Ag Digester

1/14/22 Ag digester op-ed:

            I was a member of the Iowa Department of Natural Resources committee that was writing draft regulations for industrial agricultural digesters. Although called Waste Conversion Technology in ag, these were digesters based on wastewater digesters that were part of waste treatment processes.

            Apparently when the Iowa Legislature found out the DNR was writing these regulations, they passed a law stating no regulations for these ag digesters could be written. The DNR then disbanded the committee I was a member of.

            Imagine my surprise when a couple of years later, the Legislature passed a law that said that ag digesters could be used in conjunction with hog confinements. In articles supporting this move, people were stating that the wastewater industry has used digesters for decades with success.

            Well yes, but those digesters were a part of a treatment process, were run by licensed operators, had to follow design standards, had DNR regulations that they had to adhere to, and also had to follow federal OSHA occupational safety and health regulations which included education and safety equipment. Remember, the Iowa Legislature said that ag digesters could not have DNR regulations applied to them, and in Iowa, OSHA does not regulate agriculture.

            The Legislature did not stop there. They also changed the definition of digesters in agriculture to include anaerobic lagoons and earthen storage basins, which are nothing like wastewater digesters. By calling anaerobic lagoons and earthen storage basins ag digesters, the Legislature also got rid of the regulated separation distances that covered lagoons and basins.

            This ag digester legislative sleight-of-hand is similar to the sleight-of-hand that happened with hog confinements, which ag digesters are supposed to enhance. In passing the law which directed the DNR to regulate hog confinements, the Legislature only wrote language which allowed the water pollution avenue to be regulated, and not the other pollution avenue, the air avenue. Because of this legislative omission, it is illegal in Iowa to regulate air pollution which has been coming out of hog confinements 24/7/365 for years.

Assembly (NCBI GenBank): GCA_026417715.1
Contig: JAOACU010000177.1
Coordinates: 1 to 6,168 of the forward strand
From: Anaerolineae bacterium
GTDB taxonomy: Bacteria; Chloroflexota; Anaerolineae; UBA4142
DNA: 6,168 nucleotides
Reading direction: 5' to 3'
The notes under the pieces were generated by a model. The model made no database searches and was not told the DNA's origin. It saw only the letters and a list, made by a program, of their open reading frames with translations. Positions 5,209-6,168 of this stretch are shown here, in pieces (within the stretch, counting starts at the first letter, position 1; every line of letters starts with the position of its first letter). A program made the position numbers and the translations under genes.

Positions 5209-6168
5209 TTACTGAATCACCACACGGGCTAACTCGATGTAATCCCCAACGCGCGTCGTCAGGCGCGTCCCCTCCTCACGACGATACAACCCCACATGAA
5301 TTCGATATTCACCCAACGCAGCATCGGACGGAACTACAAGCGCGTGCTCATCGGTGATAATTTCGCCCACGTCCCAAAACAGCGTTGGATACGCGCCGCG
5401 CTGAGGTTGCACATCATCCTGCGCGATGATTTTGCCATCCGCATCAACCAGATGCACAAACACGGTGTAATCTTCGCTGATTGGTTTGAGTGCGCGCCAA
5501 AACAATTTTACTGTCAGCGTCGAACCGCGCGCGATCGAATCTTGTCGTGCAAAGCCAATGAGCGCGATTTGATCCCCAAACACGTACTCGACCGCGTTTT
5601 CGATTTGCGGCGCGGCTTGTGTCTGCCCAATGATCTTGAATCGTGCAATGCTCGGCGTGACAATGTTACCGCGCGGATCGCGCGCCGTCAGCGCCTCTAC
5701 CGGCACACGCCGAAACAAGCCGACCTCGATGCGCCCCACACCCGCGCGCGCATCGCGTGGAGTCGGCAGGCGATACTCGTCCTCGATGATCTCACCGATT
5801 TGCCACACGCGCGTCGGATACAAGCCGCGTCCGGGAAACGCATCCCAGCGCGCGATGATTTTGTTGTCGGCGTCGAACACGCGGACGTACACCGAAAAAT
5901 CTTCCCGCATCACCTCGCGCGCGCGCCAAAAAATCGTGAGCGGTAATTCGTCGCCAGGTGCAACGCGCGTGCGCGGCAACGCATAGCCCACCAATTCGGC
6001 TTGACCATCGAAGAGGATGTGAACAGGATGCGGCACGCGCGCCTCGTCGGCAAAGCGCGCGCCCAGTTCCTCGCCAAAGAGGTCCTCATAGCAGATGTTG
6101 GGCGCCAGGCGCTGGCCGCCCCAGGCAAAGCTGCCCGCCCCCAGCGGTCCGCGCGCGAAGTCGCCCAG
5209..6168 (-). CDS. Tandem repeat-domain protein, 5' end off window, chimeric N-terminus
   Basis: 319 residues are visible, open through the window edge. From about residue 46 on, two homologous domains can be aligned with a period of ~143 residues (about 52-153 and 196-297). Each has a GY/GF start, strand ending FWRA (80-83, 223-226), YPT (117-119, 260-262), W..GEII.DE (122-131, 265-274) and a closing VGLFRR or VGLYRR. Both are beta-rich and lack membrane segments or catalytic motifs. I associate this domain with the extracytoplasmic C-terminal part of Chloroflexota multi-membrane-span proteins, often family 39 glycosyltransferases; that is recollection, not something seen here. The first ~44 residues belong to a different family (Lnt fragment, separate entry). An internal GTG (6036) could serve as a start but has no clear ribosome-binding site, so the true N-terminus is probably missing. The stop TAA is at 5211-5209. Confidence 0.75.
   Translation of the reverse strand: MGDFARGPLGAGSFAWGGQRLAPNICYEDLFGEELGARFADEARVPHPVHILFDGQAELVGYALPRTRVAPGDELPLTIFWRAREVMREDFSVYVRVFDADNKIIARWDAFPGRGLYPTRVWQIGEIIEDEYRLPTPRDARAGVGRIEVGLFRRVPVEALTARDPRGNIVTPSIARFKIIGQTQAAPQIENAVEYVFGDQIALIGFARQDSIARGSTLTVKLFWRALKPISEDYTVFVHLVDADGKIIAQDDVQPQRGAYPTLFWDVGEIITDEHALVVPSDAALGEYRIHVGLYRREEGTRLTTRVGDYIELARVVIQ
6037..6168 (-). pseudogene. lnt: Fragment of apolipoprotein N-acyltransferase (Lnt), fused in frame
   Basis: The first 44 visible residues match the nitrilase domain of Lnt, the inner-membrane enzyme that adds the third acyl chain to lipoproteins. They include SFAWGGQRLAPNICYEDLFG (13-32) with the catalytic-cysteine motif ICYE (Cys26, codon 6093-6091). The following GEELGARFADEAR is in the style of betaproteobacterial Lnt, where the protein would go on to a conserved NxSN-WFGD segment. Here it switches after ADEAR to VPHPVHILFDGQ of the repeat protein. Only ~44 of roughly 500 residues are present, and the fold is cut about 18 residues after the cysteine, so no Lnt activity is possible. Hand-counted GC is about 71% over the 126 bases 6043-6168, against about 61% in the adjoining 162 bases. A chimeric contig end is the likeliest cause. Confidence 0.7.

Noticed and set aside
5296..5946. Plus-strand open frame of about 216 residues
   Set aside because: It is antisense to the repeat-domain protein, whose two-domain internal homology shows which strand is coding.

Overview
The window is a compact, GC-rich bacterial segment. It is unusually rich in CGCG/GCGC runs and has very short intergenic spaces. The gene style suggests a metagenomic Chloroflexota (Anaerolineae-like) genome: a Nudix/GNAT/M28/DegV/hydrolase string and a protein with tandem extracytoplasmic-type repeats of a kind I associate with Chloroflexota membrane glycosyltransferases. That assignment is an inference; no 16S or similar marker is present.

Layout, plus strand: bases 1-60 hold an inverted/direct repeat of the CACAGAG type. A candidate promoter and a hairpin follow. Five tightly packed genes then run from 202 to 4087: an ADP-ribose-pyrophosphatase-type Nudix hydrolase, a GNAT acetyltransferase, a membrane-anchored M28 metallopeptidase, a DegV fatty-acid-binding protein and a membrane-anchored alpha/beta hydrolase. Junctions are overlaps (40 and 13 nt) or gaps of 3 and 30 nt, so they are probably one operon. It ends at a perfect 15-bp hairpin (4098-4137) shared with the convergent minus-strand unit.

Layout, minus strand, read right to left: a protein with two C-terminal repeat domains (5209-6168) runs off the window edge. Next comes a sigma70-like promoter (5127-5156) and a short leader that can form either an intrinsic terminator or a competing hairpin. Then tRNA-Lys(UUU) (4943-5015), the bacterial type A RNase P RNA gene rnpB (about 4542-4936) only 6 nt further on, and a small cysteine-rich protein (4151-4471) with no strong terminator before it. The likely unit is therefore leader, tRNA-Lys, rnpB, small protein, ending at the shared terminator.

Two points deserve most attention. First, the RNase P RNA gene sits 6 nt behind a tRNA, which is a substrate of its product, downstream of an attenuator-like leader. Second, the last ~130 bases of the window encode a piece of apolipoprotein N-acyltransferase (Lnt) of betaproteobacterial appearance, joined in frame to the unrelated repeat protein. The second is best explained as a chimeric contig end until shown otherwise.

The manure waste that comes out of the air pollution avenue includes hydrogen-sulfide, ammonia, methane (remember this gas), particulates, antibiotic resistant organisms, and many other toxins. All of these are harmful to human health and/or the environment, and some actually kill people. These manure constituent parts must be blown or vented out of the confinement or the pigs inside will die.

            So now the Legislature and the Reynolds’ Administration are patting themselves on the back for coming up with the idea that ag digesters can capture methane from hog confinement waste transferred to ag digesters and help in the climate crisis; meanwhile making it illegal to regulate any of the pollutants, including methane, already spewing out of the some 15,000 Iowa hog confinements. Producers don’t have to worry about regulations. And, Iowans will have to pay for these ag digesters through our tax money being used as subsidies. This is a farce.

            Ag digesters are a “climate washing” attempt to mislead the public into thinking hog confinements and ag digesters can help clean up the environment and therefore are a good thing for Iowa. You should ask your state legislators if they voted for these sleight-of-hand laws. Ask them if they understood that it would be illegal to protect us from, and we would have to pay for, harmful pollution as a result of these laws. Or, you might just ask them to go back and change those laws so we are all protected.

Bob Watson

Decorah, IA